Rocky road (dessert)

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For the ice cream, see Rocky road (ice cream).
Rocky road
Rocky Road Cupcakes.png
Rocky road cupcakes
Course Dessert
Main ingredients Milk chocolate, marshmallow
Cookbook:Rocky road  Rocky road

Rocky Road is a type of dessert made up of milk chocolate and marshmallow which is usually served in individual portions such as a cupcake or in American cuisine, as an ice cream flavor.[1][2]


Rocky Road was invented in Australia in 1853 as a way of on-selling confectionery spoiled by the long journey from Europe. Gold miners in towns outside of Melbourne, such as Ballarat, were wealthy but uncultured. Unscrupulous businessmen took advantage of these men, mixing the spoiled confectionery with low quality chocolate and other 'filler' ingredients, such as locally foraged nuts.[citation needed] The name Rocky Road is derived from the 'Rocky Road' travelers had to take to get to the gold fields.[citation needed]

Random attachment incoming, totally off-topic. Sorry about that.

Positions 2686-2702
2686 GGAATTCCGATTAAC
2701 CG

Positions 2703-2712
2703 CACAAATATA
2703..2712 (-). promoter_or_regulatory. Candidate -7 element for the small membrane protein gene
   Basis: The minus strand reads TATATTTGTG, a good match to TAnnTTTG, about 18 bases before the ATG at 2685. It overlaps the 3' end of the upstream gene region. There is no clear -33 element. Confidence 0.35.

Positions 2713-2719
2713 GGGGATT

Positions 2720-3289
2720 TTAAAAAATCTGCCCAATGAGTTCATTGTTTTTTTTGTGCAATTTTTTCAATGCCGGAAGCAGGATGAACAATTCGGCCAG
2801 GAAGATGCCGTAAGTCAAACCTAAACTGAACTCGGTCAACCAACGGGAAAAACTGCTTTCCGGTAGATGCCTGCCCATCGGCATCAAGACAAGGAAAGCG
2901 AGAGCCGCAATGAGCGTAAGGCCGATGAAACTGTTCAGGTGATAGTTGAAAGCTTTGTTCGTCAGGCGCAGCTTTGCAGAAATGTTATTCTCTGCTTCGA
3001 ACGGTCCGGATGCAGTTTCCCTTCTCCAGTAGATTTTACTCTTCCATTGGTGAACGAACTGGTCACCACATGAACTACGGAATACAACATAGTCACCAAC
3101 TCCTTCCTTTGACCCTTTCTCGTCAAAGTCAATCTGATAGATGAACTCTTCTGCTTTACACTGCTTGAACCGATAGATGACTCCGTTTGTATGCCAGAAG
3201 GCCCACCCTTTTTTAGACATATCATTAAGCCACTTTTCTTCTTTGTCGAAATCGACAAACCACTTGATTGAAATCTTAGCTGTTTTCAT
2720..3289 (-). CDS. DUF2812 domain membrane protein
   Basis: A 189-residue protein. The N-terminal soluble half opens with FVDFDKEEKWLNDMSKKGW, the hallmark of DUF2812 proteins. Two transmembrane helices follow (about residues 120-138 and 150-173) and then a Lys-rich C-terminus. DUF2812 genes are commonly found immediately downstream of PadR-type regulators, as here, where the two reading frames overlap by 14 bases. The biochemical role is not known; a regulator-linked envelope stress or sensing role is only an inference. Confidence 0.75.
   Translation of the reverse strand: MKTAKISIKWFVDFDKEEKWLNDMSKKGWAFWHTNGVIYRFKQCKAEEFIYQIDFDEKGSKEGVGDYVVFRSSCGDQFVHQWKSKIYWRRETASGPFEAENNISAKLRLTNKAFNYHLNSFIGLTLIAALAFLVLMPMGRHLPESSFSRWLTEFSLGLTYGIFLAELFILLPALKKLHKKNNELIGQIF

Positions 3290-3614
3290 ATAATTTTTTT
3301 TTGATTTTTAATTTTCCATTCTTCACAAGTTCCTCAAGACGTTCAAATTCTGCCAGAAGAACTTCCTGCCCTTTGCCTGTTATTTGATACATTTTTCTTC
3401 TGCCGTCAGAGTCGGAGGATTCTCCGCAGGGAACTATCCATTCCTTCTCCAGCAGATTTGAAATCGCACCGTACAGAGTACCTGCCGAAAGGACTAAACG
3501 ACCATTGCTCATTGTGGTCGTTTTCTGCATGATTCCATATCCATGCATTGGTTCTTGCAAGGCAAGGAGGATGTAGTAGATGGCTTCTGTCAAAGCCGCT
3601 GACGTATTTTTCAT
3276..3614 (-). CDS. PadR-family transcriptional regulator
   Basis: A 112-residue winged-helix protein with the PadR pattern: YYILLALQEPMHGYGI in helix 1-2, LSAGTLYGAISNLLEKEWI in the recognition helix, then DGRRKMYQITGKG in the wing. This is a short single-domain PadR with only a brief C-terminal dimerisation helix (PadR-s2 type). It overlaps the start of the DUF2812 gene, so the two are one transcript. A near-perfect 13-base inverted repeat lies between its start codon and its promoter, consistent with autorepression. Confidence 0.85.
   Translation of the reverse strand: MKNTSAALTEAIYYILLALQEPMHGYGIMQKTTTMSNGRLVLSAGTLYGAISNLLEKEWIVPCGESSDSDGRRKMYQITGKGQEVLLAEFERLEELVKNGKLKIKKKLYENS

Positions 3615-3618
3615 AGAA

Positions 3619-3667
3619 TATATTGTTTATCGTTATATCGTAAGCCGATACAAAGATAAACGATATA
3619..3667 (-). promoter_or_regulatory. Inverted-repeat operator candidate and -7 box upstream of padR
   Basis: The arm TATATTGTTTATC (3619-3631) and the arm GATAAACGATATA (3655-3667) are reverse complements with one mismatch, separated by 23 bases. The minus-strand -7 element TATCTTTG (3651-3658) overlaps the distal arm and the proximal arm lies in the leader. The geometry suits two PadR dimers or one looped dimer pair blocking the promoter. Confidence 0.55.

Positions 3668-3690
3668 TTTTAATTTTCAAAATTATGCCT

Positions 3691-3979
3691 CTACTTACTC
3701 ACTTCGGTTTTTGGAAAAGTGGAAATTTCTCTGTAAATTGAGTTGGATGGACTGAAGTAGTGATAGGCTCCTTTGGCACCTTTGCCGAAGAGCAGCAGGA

The main ingredients in traditional Australian Rocky Road are:

United Kingdom[edit]

The main ingredients in traditional British Rocky Road are:[3]

  • marshmallow
  • biscuit
  • milk chocolate (sometimes dark or white chocolate is used)
  • raisins and sultanas
  • a light dusting of icing sugar on the top

United States[edit]

The main ingredients in traditional American Rocky Road are:

The most popular version of Rocky Road in the U.S. is in ice cream form, which consists of chocolate ice cream, marshmallows (or sometimes a "marshmallow swirl"), and nuts. Although not as popular, slabs of Rocky Road can also be found at confectioner's shops. The Annabelle Candy Company manufactures a candy bar called Rocky Road that has marshmallow, a thin covering of chocolate, and cashews. Betty Crocker has its own recipe for Rocky road.[4]


  1. ^ "Rocky Road Dessert Pizza". Pillsbury Company. Retrieved 2014-03-25. 
  2. ^ "Edge of gory! Bakers craft creepy cakes". CNN. 2013-10-30. Retrieved 2014-03-25. 
  3. ^ "Rocky road crunch bars". BBC News. Retrieved 2014-03-25. 
  4. ^ "Rocky Road Brownies". Betty Crocker. 2013. Retrieved 2014-03-25.